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SOME QUESTIONS ABOUT THE PROBLEM OF THE PROBLEM OF INDUCTION

  • Fabrizio Cariani
Extract

White advances two central claims. The first is that a version of the problem of induction involves the reliability principle.

Reliability principle: If S considers whether the methods or rules she followed in concluding P are reliable, and she is not justified in believing that they are reliable, then she is not justified in believing P.

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f-cariani@northwestern.edu
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1 Specifically, White supposes it is legitimate to determine the reliability of a method relative to a single observational history. This is only legitimate if we are talking about actual reliability.

2 Note that what counts as excitingly irregular depends on what sorts of methods Theo uses.

3 This is my reconstruction: I do not know if White would accept it. As I mentioned earlier, it's not clear that White expects to have an argument for (J1) It might be enough for him to cast sufficient doubt on the negation of (J1). I set this up as an argument because it facilitates my making of certain points.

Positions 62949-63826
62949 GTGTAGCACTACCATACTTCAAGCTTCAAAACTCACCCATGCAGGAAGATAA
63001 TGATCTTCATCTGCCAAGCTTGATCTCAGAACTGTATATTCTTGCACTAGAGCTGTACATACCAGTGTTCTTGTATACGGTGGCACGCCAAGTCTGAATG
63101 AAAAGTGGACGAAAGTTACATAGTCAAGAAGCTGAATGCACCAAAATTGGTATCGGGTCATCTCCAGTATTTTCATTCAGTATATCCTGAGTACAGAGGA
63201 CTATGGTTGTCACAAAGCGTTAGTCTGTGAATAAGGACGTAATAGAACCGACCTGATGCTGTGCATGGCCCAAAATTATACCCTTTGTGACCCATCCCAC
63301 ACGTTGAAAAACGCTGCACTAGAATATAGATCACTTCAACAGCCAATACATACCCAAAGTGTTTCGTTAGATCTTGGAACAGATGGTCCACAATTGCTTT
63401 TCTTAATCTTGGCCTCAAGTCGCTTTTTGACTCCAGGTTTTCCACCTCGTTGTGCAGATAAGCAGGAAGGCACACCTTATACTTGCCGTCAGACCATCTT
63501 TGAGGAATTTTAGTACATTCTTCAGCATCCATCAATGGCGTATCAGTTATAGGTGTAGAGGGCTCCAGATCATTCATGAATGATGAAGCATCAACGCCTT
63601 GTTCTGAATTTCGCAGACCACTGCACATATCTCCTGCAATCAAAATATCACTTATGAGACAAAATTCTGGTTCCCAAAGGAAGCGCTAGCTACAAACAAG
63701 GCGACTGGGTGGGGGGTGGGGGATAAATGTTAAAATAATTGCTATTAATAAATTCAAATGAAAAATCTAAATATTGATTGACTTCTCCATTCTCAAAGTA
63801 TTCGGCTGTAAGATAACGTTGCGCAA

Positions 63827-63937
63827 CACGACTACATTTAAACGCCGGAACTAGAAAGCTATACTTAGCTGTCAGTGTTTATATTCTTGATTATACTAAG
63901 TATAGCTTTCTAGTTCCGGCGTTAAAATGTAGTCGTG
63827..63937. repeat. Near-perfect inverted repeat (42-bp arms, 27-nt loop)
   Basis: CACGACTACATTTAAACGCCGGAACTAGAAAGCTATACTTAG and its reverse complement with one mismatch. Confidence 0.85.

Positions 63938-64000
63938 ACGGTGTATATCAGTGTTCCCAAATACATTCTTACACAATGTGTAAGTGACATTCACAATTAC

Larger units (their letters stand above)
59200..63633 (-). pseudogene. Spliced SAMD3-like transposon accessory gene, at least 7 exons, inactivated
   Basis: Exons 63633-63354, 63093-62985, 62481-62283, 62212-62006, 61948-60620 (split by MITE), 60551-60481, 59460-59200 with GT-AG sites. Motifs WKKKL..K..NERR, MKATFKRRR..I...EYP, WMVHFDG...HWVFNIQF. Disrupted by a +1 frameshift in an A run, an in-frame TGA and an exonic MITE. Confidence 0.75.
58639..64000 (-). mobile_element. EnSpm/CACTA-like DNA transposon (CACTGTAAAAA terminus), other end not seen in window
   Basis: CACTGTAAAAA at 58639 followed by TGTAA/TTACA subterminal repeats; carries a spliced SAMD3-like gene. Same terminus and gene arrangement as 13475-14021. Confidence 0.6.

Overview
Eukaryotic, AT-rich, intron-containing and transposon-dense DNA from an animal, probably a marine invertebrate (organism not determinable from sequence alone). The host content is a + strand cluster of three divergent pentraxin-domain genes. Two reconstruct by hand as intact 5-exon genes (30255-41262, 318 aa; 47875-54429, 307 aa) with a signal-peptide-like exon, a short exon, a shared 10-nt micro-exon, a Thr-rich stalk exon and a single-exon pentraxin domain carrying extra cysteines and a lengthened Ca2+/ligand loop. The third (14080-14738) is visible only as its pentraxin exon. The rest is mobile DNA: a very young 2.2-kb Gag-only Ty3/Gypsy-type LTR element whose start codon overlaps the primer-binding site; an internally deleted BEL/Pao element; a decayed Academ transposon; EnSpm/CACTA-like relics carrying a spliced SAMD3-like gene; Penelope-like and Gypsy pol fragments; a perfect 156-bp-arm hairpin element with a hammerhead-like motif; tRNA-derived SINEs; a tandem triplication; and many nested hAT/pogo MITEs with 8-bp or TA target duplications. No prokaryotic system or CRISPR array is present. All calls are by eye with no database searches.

4 I believe it is valid. But proving that it is requires making assumptions about the semantics of conditionals and probability operators that are not necessary here.

5 There are notorious problems with formulating the principle of indifference, but none of these are the basis of my worry. I am convinced by White's contention that there ought to be some cleaned up (or appropriately restricted) version of the principle that rationalizes the sorts of intuitive judgments that underlie the principle of indifference (e.g. that a randomly chosen string of letters is unlikely to be the complete text of Moby Dick).

6 An interesting option here would be to explore the possibility that we might have default justification for the outputs of the indifference methods even if, following White's argument, we do not have default justification for the consequences of inductive methods.

7 At the Episteme conference, I expressed some hope that this might be false, but the argument in this paragraph and a conversation with Selim Berker convinced me otherwise.

8 I am grateful to Mike Caie, Roger White and the participants to the 10th Episteme Conference for discussion. I also thank Jennifer Lackey for organizing the conference.

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Episteme
  • ISSN: 1742-3600
  • EISSN: 1750-0117
  • URL: /core/journals/episteme
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